A Ford Explorer is a strong, sturdy
vehicle, but there’s one thing that it requires that is exactly the same
as every other car on the road: a fresh batch of oil every 3000 miles
or so. The oil in your Explorer lubricates the engine and makes it run
smoothly, and without proper oil replacement, the engine can become
clogged and overheated, which may cause serious and irreversible damage.
Fortunately, changing the oil in your Explorer is a straightforward
process that is both inexpensive and fast. You should be able to do it
in less than an hour, and you’ll save both time and money by changing
the oil at home rather than taking your Ford Explorer to a service station for
Step 1 — Gather the Materials
You’ll need the following tools and materials to change the oil for your Explorer:
- New oil filter
- New oil packages (several additional quarts)
- Oil collection pan
- Jack stand set
- Wrench set
- Paper towels
- New gasket system (optional)
Step 2 — Prepare the Explorer
Begin by setting up newspapers underneath the front portion of the
Explorer. These will help to catch any oil that spills and save you from
having a big mess. Check to see if you’ll be able to access the
underside of the vehicle as it stands; if not, mount the front end up on
jack stands before you continue. Be sure to wait several hours after
the car was last running to give the oil time to cool down. Open up the
hood and locate the oil container.
Step 3 — Drain the Oil
Next, you’ll need to drain the oil from the Explorer. Place your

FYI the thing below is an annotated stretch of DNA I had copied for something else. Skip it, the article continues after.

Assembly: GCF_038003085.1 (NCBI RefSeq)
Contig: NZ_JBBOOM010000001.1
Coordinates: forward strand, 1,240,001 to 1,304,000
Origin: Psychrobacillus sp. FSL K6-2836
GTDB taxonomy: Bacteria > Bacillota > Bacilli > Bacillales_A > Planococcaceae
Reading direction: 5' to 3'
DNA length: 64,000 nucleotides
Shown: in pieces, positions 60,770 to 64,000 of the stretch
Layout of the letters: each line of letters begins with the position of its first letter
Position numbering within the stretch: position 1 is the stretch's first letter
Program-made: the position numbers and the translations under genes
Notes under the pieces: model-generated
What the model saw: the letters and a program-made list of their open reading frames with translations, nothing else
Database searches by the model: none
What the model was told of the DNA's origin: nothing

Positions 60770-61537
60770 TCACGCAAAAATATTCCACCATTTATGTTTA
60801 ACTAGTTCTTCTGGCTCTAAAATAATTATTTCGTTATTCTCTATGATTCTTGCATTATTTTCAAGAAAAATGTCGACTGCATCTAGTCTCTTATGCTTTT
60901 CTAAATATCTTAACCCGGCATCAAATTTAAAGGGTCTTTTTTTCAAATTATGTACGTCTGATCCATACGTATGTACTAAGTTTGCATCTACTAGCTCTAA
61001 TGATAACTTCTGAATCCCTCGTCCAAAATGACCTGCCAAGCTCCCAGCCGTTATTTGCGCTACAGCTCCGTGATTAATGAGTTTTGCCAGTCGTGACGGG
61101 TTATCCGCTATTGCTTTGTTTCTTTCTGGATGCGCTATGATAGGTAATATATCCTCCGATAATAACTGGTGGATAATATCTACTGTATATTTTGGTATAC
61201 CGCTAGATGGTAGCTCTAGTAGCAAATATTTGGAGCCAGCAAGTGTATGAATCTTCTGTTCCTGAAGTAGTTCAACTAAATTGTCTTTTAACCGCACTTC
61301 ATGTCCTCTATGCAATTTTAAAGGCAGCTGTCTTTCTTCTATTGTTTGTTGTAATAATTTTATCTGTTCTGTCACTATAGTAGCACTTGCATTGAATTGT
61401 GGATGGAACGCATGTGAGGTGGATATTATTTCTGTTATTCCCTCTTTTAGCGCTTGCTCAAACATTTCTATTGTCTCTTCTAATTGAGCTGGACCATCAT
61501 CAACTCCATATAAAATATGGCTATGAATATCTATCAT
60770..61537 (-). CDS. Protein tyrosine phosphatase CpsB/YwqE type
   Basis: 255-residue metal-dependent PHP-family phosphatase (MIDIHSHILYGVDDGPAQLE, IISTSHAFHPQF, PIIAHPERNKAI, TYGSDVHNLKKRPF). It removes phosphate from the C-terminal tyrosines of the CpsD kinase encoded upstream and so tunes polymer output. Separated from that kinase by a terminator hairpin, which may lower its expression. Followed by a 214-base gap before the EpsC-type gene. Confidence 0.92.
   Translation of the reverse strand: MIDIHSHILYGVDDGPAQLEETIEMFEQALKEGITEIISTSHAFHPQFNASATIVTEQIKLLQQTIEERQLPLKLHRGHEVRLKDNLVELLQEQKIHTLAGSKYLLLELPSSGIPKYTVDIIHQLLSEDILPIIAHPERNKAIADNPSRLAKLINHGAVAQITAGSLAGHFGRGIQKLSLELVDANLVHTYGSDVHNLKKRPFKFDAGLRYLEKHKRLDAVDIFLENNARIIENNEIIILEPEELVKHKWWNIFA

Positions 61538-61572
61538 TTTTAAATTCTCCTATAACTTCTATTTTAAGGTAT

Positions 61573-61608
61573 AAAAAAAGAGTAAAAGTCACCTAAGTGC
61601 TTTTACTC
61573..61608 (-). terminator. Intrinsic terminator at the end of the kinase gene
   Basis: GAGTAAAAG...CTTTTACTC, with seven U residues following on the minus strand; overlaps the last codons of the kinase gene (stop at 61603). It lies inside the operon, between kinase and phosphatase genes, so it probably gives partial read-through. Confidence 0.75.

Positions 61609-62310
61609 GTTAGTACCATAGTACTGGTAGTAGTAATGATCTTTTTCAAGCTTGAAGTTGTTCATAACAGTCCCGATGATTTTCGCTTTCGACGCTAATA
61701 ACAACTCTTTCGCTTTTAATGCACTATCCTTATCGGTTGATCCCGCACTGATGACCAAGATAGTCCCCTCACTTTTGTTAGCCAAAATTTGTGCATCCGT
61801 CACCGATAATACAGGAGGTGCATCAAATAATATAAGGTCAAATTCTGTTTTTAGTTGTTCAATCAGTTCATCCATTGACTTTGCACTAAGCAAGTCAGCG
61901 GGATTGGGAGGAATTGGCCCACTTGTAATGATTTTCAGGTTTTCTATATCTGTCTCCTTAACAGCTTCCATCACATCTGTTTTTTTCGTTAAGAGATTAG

collection pan beneath the oil container and unscrew the oil drain plug
by hand. As soon as it comes loose at all, the oil will begin to drip
into the collection pan. Give it several minutes to drain completely.
Next, clean off the entire area with a set of paper towels.
Step 4 — Check the Filter and Change if Necessary
Remove the oil filter, located just next to the oil drain plug, using
a wrench. Unscrew it by hand the remove it completely, then examine it
for signs of damage. Look for corrosion, debris buildup and other wear
and tear. If it appears to be in bad shape, discard it and install a new
filter. You can do the same with the gasket system on the container.
However, keep in mind that both of these components will not likely need
to be changed out as often as you change the oil in your vehicle.
Step 5 — Replace the Oil
Finally, close up the drain plug in the base of the oil container and
place the funnel into the top of the container. You’ll now need to
install new oil into the engine system. Drain the new oil through the
funnel until you have enough quarts as recommended by your vehicle
owner’s manual or a local mechanic. Then close the container completely,
close the hood of the car, and remove it from the jack stands if it was
Before turning the engine on, it’s a good idea to check on the oil
levels once again. Use a dipstick to check on them manually, then adjust
the oil level as necessary in order to get a proper reading. This may
involve you adding a bit of oil to the container once again, or draining
some of the oil from the container. When the reading is exact, feel
free to start up your car once more.
All of the materials necessary to complete this at home project are
available through your local hardware store or at a nearby auto body
repair shop. Ask a mechanic or another service person nearby for
additional advice as necessary to completing this project.